When installing Ubuntu, we're restricted to lower-case usernames. But recently I registered for a shell based on Ubuntu and logging in is done by the username registered to sign in to that site. The username starts with upper-case letter, and when logging using SSH, I need the letter in uppercase to log in - it refuses me if I use lowercase.

What's the deal? I want to use uppercase letters on the account of my regular install if possible.


The reason why isn't clear - though it appears that some programs don't distinguish between CAPITAL and lowercase usernames. As such there lies a potential for conflict if you have a Marco and a marco account.

There currently doesn't appear to be any way to have this done via the users-admin or Ubiquity - likely that these rules are hard-coded instead of pulled from the adduser.conf file.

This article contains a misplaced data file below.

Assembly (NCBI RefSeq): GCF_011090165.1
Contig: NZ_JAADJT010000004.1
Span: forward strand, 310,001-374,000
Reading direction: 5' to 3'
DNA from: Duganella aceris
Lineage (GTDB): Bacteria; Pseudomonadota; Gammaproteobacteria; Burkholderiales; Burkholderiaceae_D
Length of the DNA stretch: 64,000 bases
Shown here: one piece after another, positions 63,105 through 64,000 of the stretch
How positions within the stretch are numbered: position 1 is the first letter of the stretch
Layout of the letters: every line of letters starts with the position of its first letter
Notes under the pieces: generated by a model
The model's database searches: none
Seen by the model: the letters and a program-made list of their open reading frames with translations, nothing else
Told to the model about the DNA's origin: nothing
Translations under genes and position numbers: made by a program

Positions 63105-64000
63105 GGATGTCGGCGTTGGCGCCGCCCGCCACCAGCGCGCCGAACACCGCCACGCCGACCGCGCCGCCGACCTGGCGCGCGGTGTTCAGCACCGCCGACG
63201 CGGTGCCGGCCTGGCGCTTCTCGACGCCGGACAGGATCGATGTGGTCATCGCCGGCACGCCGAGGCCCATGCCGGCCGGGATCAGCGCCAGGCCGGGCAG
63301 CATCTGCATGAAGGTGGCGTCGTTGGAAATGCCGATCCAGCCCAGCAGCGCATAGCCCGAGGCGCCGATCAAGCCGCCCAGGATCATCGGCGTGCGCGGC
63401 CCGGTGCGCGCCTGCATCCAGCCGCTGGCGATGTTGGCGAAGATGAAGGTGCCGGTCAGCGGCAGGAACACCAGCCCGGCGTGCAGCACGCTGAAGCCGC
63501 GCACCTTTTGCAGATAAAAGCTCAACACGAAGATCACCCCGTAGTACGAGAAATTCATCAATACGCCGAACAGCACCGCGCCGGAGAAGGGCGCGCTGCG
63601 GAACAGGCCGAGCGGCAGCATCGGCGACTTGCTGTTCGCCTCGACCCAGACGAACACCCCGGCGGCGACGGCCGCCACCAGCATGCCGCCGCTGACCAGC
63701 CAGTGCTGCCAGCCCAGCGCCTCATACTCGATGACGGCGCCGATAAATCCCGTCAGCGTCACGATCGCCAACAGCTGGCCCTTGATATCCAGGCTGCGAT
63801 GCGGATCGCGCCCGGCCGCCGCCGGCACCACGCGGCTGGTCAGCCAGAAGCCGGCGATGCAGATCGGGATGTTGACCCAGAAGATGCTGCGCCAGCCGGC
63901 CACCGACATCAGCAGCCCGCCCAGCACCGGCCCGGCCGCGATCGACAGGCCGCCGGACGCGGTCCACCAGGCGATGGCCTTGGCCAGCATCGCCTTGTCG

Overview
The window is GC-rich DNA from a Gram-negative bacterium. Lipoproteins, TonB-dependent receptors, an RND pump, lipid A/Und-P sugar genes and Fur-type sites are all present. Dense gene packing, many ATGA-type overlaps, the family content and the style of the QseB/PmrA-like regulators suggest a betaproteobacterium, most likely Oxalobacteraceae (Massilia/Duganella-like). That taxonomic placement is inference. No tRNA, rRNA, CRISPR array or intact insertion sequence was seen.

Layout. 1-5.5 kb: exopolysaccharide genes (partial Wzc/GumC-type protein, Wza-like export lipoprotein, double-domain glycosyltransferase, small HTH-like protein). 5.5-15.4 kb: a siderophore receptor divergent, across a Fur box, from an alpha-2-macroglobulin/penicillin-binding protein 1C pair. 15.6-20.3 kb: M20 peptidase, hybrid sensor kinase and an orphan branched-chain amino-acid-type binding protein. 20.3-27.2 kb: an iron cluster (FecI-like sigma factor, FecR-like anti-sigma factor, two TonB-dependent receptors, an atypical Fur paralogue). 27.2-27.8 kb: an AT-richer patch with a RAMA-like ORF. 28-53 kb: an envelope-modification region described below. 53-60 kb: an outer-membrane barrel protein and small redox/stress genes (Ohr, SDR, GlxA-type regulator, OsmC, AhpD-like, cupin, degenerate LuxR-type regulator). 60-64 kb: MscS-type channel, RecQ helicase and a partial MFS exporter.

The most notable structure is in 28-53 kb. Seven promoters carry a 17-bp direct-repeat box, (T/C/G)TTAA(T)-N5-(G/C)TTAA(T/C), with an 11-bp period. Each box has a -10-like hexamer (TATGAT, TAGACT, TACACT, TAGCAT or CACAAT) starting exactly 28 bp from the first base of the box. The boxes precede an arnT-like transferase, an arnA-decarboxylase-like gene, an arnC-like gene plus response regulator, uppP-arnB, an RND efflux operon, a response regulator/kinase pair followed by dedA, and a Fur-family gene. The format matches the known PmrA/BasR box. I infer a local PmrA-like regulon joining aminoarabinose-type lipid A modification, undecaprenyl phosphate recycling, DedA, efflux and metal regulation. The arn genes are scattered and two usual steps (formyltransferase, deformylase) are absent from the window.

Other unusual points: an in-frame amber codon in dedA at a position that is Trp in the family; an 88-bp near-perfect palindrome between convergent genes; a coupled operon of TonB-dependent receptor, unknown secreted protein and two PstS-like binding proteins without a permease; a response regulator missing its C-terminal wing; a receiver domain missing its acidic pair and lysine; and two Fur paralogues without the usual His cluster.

You add the user via the command-line if you force a "bad username":

root@mine:~# adduser --force-badname Marco
Allowing use of questionable username.
Adding user `Marco' ...
Adding new group `Marco' (1002) ...
Adding new user `Marco' (1002) with group `Marco' ...
Creating home directory `/home/Marco' ...
Copying files from `/etc/skel' ...
Enter new UNIX password: 
Retype new UNIX password: 
passwd: password updated successfully
Changing the user information for Marco
Enter the new value, or press ENTER for the default
        Full Name []: Marco Ceppi
        Room Number []: 
        Work Phone []: 
        Home Phone []: 
        Other []: 
Is the information correct? [Y/n] y

If you want to add users without needing to --force-badname you can change this line in /etc/adduser.conf:


To this


This will allow Uppercase names for users. While there is no way to add users to additional groups via the adduser command you can use the usermod command instead:

usermod -G admin Marco

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